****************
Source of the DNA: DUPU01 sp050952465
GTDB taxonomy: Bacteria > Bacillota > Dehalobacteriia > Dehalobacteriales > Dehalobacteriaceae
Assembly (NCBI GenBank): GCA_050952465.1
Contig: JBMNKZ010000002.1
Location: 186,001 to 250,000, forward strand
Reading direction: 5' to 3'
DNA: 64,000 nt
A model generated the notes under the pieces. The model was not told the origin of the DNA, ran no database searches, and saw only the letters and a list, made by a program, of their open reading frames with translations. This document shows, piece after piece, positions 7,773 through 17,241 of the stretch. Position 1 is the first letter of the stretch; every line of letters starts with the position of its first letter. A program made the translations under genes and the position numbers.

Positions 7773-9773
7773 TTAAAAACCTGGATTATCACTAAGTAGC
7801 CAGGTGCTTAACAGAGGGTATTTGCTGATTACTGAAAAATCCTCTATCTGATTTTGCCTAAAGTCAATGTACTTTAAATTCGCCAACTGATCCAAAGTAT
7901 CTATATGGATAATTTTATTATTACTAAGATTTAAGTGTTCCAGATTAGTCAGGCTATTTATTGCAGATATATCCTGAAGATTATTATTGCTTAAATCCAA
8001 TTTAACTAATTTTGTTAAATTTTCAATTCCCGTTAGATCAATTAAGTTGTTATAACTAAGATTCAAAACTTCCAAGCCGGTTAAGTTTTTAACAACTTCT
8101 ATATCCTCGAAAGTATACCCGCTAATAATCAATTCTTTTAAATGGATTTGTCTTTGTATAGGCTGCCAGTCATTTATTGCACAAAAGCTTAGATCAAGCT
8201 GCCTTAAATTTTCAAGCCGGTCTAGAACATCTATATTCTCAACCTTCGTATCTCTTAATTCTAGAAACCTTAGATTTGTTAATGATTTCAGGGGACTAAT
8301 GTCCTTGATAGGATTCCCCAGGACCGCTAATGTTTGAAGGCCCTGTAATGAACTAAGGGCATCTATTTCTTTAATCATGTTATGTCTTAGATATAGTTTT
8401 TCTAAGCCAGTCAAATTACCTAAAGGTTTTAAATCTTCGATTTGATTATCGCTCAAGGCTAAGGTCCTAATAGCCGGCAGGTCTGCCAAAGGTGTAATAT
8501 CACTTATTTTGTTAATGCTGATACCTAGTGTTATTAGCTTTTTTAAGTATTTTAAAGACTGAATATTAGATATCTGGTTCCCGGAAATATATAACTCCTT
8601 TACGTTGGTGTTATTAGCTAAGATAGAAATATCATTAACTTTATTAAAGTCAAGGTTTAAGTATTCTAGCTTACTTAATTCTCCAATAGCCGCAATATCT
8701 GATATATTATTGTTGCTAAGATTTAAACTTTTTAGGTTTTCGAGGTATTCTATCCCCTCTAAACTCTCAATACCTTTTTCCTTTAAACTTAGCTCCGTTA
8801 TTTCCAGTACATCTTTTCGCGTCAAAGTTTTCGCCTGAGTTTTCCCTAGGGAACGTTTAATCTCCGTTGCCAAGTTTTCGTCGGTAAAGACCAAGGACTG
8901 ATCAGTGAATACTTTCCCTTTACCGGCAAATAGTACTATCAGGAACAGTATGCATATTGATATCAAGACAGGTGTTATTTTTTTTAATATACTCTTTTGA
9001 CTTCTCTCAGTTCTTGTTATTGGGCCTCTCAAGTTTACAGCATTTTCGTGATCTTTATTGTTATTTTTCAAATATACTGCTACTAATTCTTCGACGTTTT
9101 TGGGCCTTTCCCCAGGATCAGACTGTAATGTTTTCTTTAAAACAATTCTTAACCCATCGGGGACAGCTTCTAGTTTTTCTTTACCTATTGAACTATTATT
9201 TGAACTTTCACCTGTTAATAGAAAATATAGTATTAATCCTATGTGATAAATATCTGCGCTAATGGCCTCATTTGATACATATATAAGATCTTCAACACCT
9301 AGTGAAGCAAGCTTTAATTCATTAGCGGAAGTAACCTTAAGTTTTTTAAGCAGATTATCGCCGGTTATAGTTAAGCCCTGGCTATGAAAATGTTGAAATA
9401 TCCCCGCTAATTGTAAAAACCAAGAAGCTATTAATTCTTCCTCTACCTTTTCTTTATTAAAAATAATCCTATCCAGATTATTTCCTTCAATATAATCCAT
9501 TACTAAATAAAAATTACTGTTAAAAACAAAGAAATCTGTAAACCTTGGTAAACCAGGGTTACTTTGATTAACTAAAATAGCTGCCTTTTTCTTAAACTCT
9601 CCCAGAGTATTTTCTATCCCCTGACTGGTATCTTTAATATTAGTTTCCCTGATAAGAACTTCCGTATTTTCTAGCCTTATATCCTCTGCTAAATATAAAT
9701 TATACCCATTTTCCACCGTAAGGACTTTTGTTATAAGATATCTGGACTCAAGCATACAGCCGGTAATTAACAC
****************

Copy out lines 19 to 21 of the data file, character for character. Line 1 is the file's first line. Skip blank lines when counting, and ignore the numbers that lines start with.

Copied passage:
8601 TACGTTGGTGTTATTAGCTAAGATAGAAATATCATTAACTTTATTAAAGTCAAGGTTTAAGTATTCTAGCTTACTTAATTCTCCAATAGCCGCAATATCT
8701 GATATATTATTGTTGCTAAGATTTAAACTTTTTAGGTTTTCGAGGTATTCTATCCCCTCTAAACTCTCAATACCTTTTTCCTTTAAACTTAGCTCCGTTA
8801 TTTCCAGTACATCTTTTCGCGTCAAAGTTTTCGCCTGAGTTTTCCCTAGGGAACGTTTAATCTCCGTTGCCAAGTTTTCGTCGGTAAAGACCAAGGACTG